WASHINGTON – The U.S. Small Business Administration published Women-Owned Small Business Federal Contracting program regulations that will provide a free, online certification and eligibility application process for women-owned small businesses and economically disadvantaged women-owned small businesses. The timeline for implementation of changes to SBA’s the program has been delayed to accommodate those affected by the current pandemic.
Starting July 15, SBA will begin to implement changes consistent with the Small Business Act as amended in the National Defense Authorization Act for fiscal year 2015. In addition to the certification requirement for firms seeking contracts set-aside for women-owned small businesses and for economically disadvantaged women-owned small businesses, the regulations detail certification options for applicants and require authorized third-party certifiers to notify applicants of their fees and the option to use SBA’s free online certification process.
Keep some important timelines for firms in mind.
The current self-certification process will remain available for firms until Oct. 15, 2020, in http://certify.sba.gov.
Between now and July 15, women-owned small businesses must download their documentation, currently housed in the Women-Owned Small Business Program Repository, from http://certify.sba.gov.
On July 15, firms can begin submitting applications for initial processing, and on Oct. 15, SBA will begin issuing decisions on certification.
The regulations detail important changes to the certification process, including the following: allows participation from firms certified by the U.S. Department of Veterans Affairs Center of Verification and Evaluations, provided they meet all eligibility requirements; confirms the continued participation of approved third-party certifiers; eliminates the self-certification option from http://certify.sba.gov, effective Oct. 15, and adopts a $750,000 net worth standard when assessing economic disadvantage for individuals in the 8(a) Business Development Program. Additionally, funds invested in official retirement accounts are excluded from the analysis of an economically disadvantaged individual’s personal net worth in both the women-owned small business and 8(a) Programs. It makes the economic disadvantage threshold and analysis consistent for economically disadvantaged women-owned small businesses and 8(a) Program participants.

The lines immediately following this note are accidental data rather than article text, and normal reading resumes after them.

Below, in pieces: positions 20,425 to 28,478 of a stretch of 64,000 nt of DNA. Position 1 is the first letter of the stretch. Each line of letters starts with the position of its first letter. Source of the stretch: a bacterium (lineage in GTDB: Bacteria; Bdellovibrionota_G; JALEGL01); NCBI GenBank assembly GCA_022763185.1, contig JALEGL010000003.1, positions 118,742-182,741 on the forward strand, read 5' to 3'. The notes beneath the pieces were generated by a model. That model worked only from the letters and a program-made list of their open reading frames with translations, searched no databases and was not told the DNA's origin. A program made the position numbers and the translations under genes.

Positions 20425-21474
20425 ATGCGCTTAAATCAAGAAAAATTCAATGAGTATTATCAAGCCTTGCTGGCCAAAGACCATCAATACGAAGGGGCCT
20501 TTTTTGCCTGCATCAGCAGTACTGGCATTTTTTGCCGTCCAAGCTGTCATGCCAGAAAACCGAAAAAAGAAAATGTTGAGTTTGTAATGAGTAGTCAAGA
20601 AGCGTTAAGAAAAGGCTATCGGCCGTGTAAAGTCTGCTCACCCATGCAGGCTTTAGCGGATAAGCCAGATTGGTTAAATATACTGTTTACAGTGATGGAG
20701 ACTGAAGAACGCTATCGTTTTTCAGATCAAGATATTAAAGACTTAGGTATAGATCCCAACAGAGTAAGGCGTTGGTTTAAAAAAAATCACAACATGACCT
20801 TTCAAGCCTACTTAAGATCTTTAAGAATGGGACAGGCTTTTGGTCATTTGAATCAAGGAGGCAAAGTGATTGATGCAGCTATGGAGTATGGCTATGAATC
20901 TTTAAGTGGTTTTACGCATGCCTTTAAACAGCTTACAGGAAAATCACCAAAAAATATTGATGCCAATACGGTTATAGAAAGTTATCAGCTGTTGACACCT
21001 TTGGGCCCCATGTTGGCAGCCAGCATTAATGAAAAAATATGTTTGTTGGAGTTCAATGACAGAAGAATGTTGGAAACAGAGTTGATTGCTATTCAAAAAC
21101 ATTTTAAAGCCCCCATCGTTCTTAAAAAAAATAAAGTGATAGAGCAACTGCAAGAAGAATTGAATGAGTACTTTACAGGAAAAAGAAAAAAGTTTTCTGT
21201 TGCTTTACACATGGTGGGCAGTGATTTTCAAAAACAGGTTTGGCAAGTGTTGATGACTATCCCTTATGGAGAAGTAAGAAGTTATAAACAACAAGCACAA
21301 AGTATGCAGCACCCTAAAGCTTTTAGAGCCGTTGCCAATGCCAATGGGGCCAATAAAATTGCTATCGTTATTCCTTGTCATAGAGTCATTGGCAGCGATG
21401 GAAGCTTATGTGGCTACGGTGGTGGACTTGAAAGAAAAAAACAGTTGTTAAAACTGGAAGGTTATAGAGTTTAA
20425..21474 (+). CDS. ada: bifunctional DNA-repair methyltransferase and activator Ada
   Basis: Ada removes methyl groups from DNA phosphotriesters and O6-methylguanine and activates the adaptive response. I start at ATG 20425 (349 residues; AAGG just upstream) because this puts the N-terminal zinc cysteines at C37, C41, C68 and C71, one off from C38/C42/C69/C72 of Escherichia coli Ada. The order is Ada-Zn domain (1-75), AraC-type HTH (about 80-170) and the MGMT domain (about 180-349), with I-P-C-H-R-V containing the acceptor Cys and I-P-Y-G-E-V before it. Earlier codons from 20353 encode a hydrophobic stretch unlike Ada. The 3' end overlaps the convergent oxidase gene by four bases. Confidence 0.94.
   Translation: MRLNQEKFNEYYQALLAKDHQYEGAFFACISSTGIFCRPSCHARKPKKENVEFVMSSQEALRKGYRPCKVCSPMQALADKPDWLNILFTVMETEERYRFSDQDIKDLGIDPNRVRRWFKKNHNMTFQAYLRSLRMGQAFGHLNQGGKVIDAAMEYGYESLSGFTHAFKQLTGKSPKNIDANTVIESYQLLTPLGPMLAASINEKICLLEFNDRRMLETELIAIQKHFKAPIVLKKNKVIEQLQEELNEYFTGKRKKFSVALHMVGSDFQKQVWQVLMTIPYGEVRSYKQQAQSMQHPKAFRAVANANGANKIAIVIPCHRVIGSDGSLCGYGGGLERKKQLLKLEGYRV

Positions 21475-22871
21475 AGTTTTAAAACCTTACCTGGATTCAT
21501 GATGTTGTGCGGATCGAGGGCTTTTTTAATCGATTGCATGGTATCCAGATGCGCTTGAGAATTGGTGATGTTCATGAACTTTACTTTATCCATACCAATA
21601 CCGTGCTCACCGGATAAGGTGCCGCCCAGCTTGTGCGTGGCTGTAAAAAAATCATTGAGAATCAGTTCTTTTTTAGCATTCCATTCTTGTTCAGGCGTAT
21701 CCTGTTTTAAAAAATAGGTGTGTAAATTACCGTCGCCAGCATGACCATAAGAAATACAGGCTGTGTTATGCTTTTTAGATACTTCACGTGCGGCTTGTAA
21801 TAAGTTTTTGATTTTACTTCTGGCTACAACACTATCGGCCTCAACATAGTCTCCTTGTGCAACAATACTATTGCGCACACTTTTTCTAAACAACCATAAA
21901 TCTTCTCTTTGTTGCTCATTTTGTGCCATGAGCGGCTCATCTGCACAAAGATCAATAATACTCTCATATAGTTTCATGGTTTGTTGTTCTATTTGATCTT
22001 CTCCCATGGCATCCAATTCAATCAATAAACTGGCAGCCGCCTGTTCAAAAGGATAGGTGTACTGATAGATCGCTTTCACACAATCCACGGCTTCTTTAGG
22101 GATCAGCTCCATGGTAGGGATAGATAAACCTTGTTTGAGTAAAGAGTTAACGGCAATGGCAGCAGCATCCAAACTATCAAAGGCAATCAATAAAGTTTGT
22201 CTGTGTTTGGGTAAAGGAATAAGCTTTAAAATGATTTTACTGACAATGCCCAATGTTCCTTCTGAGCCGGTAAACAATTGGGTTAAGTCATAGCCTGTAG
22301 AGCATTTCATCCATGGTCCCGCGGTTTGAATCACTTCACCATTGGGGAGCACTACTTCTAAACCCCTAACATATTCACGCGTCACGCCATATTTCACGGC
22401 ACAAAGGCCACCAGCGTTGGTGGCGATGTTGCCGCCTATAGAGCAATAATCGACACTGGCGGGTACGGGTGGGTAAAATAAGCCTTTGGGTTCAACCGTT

The new women-owned small business program regulations will make it easier and more efficient for contracting officers to set aside and make awards to firms certified as women-owned small businesses and economically disadvantaged women-owned small businesses and will better empower agencies to meet the 5% federal contracting goal for women-owned small businesses.
To learn more about how the SBA supports women entrepreneurs, visit http://www.sba.gov/wosb.
Submitted by Small Business Administration.